Sequel to A Princess for Christmas
Heat Factor: This is a slow burn with a bit of boning at the end; if you’ve read other Jenny Holiday books, this one is on the tame side.
Character Chemistry: Dani and Max are adorable, separately and together.
Plot: Dani and Max become best friends. Then they fall in love, but can’t admit it—not to themselves, and definitely not to each other.
Overall: It’s cute.
I, like Dani, watch Love Actually every year at Christmas. In fact, the first time I saw it was with Erin. In subsequent years, I watched it with my mom, or my sister, or my husband. (He insists that we keep up the tradition, and I am not about to argue.) I don’t care that parts of this movie are extremely cringeworthy. It makes me happy. So I appreciated Dani’s defense of the film. And also the scene in the airport. If my membership to Romancelandia is revoked because of this: so be it.
But don’t worry, haters! Duke, Actually isn’t much like Love, Actually at all. The story focuses quite closely on Dani and Max as they become friends (mostly via text) and support each other through achieving their New Year’s resolutions and slowly but surely fall in love. There is very little in terms of plot, though of course both Dani and Max have some baggage to jettison. Rather, the stumbling block to their being together is about character. Max is a playboy (kind of) who will never settle down. Dani is just coming off a nasty divorce and is post-love—but more importantly, has vowed not to modify her life to fit a man’s. (Note: I often find this trope irksome, but Holiday handles it well here, as Dani slowly processes her hurt and moves toward being open to love once again.)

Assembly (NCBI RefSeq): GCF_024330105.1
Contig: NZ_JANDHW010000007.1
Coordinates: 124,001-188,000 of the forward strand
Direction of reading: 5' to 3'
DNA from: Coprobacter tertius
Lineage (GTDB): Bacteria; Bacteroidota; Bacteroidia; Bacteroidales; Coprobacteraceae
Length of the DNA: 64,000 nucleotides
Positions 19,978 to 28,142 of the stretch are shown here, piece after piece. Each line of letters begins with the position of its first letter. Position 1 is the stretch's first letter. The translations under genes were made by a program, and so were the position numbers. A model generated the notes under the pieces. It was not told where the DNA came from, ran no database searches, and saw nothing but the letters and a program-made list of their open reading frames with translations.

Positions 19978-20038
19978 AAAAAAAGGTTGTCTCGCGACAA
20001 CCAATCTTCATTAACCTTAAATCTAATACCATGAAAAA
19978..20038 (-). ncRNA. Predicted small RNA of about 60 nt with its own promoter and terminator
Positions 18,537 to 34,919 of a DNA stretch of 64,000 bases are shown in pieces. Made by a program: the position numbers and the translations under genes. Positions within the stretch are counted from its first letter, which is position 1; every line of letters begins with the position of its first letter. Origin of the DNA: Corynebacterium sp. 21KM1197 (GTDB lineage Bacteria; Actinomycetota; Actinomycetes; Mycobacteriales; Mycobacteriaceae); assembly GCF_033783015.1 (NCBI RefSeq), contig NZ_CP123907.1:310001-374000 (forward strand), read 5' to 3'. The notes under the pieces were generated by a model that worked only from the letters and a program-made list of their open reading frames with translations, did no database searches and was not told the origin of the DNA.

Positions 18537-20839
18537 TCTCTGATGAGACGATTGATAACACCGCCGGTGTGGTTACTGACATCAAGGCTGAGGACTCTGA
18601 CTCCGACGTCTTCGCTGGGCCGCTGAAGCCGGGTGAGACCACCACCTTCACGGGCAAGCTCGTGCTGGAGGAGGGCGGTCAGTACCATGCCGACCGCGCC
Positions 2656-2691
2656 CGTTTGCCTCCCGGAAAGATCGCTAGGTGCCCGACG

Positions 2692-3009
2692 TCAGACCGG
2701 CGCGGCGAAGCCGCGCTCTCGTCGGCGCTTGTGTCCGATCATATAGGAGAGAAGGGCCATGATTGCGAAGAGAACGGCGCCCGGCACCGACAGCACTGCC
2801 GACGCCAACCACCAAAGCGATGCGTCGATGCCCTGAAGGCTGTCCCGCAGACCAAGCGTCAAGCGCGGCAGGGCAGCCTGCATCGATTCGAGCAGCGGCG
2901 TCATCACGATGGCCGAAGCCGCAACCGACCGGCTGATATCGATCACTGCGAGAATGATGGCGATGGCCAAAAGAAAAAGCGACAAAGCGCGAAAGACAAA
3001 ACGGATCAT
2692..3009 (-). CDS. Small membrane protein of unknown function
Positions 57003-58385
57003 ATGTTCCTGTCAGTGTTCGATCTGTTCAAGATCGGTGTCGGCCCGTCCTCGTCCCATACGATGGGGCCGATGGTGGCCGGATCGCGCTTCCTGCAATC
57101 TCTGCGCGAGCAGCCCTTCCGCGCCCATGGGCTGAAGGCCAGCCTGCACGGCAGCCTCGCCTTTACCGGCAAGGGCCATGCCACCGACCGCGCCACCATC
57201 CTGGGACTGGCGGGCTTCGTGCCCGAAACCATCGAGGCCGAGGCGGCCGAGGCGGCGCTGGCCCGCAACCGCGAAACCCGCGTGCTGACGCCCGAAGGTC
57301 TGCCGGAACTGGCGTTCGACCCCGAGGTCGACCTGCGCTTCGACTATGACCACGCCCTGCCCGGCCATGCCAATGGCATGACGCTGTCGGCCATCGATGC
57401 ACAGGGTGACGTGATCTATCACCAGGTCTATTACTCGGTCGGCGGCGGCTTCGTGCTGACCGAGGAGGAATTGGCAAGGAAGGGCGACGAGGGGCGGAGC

What works with Duke, Actually is that Dani and Max are so stinking charming and easy to like, even when they’re being prickly. I enjoyed spending time with them. I liked watching them fall in love. And I appreciated the way they supported each other in dealing with their shitty relations.
You may see where this is going. While I liked a lot about this book, it was missing that little ineffable something that really makes a book hit home. Maybe my expectations were too high, because I’ve loved so many of Holiday’s books. But this one fell a little flat (in that I neither laughed out loud or cried real tears or really connected emotionally to what was going on), and I’m not sure why. An enjoyable read? Absolutely. Is it going to be one that sticks with me and that I think about next year? Probably not.
I voluntarily read and reviewed a complimentary copy of this book. All thoughts and opinions are my own. We disclose this in accordance with 16 CFR §255.
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